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How to Spot a Sell-Off in the Stock Market Before It Occurs

Ade Hennis - Author
By

May 24 2022, Updated 9:01 a.m. ET

While sell-offs are often bad for a company’s stock, they can provide great buying opportunities for investors. What are the signs of a sell-off before it occurs?

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When a sell-off occurs, it’s best to not panic and sell your shares immediately. Follow your investment strategy and see what's causing the sudden price drop.

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What is a sell-off?

A sell-off is when a significant amount of securities are sold within a brief period of time, and those security prices face a sharp decline. Sell-offs, also referred to as "panic selling," are typically the result of an event occurring that provokes a large group of investors to sell their shares out of panic. Sell-offs can occur with stocks, crypto, bonds, funds, and other types of assets. They can occur any time the market is open, even if the security is in a bullish market.

Sell-offs can occur as a result of poor earnings results, natural disasters, a report of inflation, rates rising, analyst downgrades, and other occurrences that are perceived as negative by investors. A sell-off is often short-lived and doesn't exist for extended periods of time. However, it can trigger a trend reversal and cause securities to enter a bearish market. Many of the top stocks in the world are experiencing a downtrend, but a sell-off can make the market prices drop even further.

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What are the signs of a sell-off?

Unexpected global economic events can point to a sell-off.

Usually, a person panics when something catches them off-guard or surprises them. When Sony announced that it temporarily stopped production of the Playstation 5 console in early January, it took investors and consumers by surprise and share prices fell shortly after.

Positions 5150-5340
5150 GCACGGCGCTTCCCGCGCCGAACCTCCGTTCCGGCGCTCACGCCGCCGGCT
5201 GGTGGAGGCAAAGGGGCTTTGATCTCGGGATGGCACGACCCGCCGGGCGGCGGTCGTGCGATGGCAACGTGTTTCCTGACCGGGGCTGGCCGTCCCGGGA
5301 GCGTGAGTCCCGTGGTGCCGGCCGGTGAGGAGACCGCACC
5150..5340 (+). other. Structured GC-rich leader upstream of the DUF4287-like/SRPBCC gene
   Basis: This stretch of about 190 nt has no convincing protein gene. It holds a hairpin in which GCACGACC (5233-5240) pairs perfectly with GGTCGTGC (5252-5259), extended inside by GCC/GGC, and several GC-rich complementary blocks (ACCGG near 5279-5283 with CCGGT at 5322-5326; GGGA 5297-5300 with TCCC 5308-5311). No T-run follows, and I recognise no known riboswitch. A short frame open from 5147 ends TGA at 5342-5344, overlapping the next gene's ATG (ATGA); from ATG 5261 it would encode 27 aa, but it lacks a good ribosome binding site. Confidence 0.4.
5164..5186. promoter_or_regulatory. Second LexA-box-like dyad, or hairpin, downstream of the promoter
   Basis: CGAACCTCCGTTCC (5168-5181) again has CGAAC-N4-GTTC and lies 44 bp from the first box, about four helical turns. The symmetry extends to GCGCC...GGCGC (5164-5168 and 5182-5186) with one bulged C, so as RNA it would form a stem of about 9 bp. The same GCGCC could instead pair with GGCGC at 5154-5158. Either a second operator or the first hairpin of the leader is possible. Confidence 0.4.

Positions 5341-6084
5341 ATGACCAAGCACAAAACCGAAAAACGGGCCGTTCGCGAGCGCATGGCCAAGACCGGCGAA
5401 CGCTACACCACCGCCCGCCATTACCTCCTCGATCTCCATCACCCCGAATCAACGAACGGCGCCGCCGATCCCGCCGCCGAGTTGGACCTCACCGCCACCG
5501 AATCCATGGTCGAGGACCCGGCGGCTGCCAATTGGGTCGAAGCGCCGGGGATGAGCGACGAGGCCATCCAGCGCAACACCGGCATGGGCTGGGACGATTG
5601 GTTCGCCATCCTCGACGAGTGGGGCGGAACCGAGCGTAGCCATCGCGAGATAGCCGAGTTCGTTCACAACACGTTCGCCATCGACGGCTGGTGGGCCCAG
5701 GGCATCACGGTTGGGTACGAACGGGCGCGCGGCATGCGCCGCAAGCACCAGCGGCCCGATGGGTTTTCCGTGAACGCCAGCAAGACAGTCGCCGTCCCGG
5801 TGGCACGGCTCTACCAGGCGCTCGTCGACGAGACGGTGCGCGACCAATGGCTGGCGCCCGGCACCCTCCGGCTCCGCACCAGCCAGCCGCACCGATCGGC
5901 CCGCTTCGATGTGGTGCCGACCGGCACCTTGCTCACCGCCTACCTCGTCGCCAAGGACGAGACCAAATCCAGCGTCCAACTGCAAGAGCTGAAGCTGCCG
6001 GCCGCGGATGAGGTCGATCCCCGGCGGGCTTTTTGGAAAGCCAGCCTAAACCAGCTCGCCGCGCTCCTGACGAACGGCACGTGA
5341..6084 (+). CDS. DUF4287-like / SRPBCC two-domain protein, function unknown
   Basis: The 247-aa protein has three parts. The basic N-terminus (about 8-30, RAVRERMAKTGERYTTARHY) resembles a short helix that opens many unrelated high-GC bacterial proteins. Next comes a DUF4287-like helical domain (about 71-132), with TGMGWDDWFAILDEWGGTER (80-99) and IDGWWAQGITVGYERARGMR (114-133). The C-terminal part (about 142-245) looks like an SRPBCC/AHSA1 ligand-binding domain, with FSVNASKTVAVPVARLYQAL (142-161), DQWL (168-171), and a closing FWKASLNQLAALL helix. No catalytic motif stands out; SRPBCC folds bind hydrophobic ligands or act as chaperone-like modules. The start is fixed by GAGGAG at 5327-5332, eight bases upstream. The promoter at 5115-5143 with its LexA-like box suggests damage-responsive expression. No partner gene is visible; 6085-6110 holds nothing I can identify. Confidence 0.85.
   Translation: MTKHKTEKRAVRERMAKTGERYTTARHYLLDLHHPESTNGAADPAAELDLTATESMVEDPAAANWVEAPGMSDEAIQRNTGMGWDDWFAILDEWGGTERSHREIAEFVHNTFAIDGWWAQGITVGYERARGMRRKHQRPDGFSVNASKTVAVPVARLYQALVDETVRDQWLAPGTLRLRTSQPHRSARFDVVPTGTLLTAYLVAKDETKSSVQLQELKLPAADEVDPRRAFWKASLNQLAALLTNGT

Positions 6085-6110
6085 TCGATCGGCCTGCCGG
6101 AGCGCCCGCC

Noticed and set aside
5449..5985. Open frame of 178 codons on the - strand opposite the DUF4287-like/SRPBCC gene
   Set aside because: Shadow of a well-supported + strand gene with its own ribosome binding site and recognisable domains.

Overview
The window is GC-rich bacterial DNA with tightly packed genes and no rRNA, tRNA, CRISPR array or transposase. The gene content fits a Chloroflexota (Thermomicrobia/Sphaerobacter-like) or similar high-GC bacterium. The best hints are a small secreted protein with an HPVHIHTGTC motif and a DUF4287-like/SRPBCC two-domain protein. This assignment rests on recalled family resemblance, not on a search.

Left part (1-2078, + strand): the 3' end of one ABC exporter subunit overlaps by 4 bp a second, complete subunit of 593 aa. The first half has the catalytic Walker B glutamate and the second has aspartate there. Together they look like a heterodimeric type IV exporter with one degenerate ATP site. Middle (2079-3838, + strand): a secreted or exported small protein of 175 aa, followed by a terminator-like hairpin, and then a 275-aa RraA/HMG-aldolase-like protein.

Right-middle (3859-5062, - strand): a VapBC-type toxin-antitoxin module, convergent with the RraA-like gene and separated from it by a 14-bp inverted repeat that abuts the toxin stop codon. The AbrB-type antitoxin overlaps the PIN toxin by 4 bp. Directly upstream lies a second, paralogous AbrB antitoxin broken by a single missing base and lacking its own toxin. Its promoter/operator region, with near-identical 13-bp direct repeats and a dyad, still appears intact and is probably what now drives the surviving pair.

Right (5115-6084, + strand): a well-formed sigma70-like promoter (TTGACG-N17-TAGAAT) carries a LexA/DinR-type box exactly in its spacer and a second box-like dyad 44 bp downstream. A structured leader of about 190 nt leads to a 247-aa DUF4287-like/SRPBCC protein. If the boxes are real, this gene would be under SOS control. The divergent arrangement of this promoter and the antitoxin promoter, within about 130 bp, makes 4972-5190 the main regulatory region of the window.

In March, during its earnings recap for the fourth quarter of 2021, Rivian reduced its expectations for the number of trucks it plans to produce for 2022. The company plans to produce fewer trucks than expected and the prices of Rivian shares fell shortly after.

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Institutional investors or “whales” selling a large number of shares can cause a sell-off.

Institutional investors and “whales,” which are investors who have enough capital to shift the price of a stock or cryptocurrency, can cause a sell-off. This can also occur with penny stocks and meme stocks that are heavily volatile anyway. If retail investors see that an institutional investor or a well-known public figure sells their investments in a company, those investors could rush to sell their shares as well.

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Jeff Bezos sold nearly $2 billion worth of Amazon shares in May 2021, which caused the share prices to drop. There were also sharp declines multiple days later. One of the reasons Bezos was selling the shares was to help fund his aerospace company, Blue Origin. Even though he didn’t even sell his shares for a bad reason, it still contributed to panic selling.

Whales are much more powerful in the cryptocurrency market. You can often find retail investors following what they're doing. One of the latest examples is the Terra stablecoin. Terra was known to be one of the most traded stablecoins and was pegged to the dollar. Now the coin is only worth approximately six cents, and it's essentially worthless.

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One of the beginning stages of Terra’s demise was when a whale sold a significant amount of UST on May 7. That sale would cause a snowball effect, where casual investors and even those who staked their UST sold their shares as well. This is one instance where a sell-off continued and caused a complete market crash.

Technical indicators show an overbought market.

Technical indicators should be relied on independently, and should be used in confluence with fundamental analysis. However, they can help indicate when a sell-off is about to occur. The RSI (Relative Strength Index) indicator is one of the most common tools used to view momentum, as well as overbought and oversold market conditions.

When the indicator has a value between 30 and 70, that means the market for that security is normal. When it’s above 70, the market is overbought, while it's oversold when below 30. When the RSI reads that the security is overbought, it could mean that a sell-off will occur soon.

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